SONG: A Tiny Golden Mean


“A Tiny Golden Mean” [Download]
(To download: double right-click & “Save As”)

ARTIST: grant.

SOURCE: “Golden Ratio Discovered in Quantum World: Hidden Symmetry Observed for the First Time in Solid State Matter,” ScienceDaily, 7 Jan 2010, as used in the post “A tiny golden mean”.

ABSTRACT: Since the golden mean is the ratio that supposedly underlies our sense of beauty – the thing that describes the relationships that look or sound “right” to our brains – it was hard to resist this one. I already knew one song (written by this guy) called “Golden Mean,” so it was kind of interesting coming at the thing from a different angle. It seems strange to me that elementary school kids are taught 3.14… but not 1.618…, but I guess that’s human beings all over. Wheels are more important than portraits.

Obviously, this is not the day when this song should have been done (happy Imbolc, by the way). I’m in a new house, on the one hand, but also have a new Christmas condenser microphone, on the other, so all the flaws can shine through with crystal clarity. Yikes! There’s a borrowed banjo in there, and a couple synthy basses, but for the most part it’s the magic microphone sitting there with me playing guitar and singing the decimal places live in the room. I’ve never been mathematically minded, so numbers have a kind of mystique for me, I guess, which is where that chorus came from. The chords for the verses are *sort of* in the golden ratio (I-IV-V, that standard blues progression), but the choruses are a little different. I kind of felt like there should have been more of a mention of frozen magnetic atoms of cobalt niobate, or a diagram of E8, or at least a use of the phrase “quantum critical,” but the words kept going back to the simple fact that there’s a phi inside the atomic world. That’s pretty cool. (Oh, and the bridge about how the golden mean determines where most pop songs’ bridges are located – that was partially inspired by Douglas Hofstadter, who I’ve been rereading lately.)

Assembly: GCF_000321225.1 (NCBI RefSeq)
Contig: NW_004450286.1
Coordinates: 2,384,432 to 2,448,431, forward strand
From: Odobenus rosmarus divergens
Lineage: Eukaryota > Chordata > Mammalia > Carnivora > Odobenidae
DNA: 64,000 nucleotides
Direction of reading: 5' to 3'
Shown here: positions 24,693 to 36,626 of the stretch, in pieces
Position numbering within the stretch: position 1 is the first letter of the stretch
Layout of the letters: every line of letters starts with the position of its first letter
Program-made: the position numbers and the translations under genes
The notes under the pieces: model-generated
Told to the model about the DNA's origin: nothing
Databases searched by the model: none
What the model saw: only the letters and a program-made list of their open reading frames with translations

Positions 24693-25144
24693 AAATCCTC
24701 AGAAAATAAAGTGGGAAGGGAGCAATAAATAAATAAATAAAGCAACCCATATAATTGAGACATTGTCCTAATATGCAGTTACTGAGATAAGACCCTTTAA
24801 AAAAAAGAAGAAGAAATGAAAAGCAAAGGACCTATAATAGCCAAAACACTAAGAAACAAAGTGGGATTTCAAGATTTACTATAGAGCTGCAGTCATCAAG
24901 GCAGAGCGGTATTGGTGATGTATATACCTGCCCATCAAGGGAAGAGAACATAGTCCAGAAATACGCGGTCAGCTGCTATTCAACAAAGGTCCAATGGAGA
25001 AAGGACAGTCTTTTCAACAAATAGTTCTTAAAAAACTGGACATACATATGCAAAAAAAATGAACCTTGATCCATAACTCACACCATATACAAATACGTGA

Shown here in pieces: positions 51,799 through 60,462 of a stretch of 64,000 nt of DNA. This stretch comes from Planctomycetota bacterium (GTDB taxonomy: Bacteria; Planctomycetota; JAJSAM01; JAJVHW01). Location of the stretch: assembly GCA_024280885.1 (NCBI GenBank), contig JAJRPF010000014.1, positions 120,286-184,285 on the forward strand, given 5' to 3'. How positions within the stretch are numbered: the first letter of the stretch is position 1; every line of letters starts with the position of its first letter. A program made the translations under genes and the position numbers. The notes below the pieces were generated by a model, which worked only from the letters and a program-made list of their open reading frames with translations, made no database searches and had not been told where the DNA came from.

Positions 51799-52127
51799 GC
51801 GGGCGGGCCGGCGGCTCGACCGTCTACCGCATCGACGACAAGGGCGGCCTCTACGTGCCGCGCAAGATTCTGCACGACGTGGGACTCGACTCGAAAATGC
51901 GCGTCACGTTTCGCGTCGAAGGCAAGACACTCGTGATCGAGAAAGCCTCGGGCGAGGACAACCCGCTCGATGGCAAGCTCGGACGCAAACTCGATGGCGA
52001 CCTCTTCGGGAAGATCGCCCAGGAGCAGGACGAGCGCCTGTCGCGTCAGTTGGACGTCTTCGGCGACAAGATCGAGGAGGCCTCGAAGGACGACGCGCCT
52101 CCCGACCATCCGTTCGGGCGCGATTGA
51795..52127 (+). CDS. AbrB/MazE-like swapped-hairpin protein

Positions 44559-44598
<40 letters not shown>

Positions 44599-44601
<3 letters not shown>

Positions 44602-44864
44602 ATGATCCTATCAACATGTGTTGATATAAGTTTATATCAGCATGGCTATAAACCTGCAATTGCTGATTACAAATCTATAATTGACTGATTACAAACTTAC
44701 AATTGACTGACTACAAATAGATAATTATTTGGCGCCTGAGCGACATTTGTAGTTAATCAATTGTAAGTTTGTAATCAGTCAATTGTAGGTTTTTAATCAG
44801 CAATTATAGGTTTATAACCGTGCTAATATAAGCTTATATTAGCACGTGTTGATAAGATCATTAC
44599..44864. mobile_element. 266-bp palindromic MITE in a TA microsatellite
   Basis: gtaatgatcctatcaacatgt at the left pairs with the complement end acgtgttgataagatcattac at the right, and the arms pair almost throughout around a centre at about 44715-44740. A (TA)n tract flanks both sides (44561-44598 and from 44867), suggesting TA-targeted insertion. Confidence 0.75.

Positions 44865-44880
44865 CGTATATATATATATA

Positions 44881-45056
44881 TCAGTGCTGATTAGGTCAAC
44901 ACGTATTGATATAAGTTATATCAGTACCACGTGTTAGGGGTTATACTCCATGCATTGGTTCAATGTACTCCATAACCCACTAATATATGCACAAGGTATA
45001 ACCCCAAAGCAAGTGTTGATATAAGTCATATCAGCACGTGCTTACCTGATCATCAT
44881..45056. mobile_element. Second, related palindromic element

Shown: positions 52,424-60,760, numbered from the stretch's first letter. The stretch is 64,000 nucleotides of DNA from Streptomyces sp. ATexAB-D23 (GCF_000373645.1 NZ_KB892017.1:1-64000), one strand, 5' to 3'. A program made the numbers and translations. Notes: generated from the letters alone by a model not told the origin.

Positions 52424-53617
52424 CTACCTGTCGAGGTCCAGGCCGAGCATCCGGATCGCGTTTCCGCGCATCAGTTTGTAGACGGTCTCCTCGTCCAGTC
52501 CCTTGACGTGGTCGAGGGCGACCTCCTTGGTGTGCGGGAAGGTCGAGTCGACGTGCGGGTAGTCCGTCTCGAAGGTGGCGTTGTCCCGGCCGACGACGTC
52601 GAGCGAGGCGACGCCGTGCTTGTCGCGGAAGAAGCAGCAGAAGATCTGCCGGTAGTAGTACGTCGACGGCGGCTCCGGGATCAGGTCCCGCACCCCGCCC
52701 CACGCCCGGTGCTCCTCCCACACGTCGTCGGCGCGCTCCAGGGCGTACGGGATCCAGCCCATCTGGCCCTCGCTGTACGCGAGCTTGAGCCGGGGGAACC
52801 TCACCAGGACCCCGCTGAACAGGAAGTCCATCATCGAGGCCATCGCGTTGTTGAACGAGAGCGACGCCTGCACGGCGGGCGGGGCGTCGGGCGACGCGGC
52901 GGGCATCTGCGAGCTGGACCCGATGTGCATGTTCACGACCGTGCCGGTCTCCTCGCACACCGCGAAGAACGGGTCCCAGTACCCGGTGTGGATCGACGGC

So, here’s a song about it. Next up, a penitential cover. Mea culpa.